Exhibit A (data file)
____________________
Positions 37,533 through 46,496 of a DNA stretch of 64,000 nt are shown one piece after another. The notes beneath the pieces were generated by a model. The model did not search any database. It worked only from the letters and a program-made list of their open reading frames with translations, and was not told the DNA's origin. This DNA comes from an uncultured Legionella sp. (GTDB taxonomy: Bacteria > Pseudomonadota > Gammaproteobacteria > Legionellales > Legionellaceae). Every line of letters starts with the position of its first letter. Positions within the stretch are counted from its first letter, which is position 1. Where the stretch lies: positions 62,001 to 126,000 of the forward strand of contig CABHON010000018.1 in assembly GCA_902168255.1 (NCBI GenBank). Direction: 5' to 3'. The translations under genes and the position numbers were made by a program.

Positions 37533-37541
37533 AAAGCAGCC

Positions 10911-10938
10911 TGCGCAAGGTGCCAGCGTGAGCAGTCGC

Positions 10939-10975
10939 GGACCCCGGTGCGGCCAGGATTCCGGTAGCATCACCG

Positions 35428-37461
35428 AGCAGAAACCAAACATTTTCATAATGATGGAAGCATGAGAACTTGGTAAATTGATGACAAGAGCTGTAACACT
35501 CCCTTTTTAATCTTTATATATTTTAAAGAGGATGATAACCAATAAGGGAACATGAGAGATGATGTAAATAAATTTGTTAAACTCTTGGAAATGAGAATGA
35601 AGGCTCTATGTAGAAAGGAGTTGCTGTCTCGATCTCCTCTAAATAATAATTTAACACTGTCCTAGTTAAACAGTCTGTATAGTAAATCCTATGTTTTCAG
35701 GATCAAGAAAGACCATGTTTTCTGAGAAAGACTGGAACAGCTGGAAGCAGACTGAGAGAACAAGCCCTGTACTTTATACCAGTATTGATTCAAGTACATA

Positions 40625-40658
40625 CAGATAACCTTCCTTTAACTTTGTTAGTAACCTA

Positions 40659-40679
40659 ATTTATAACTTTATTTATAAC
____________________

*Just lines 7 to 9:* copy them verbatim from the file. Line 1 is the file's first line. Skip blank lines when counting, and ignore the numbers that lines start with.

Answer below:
10939 GGACCCCGGTGCGGCCAGGATTCCGGTAGCATCACCG

Positions 35428-37461
35428 AGCAGAAACCAAACATTTTCATAATGATGGAAGCATGAGAACTTGGTAAATTGATGACAAGAGCTGTAACACT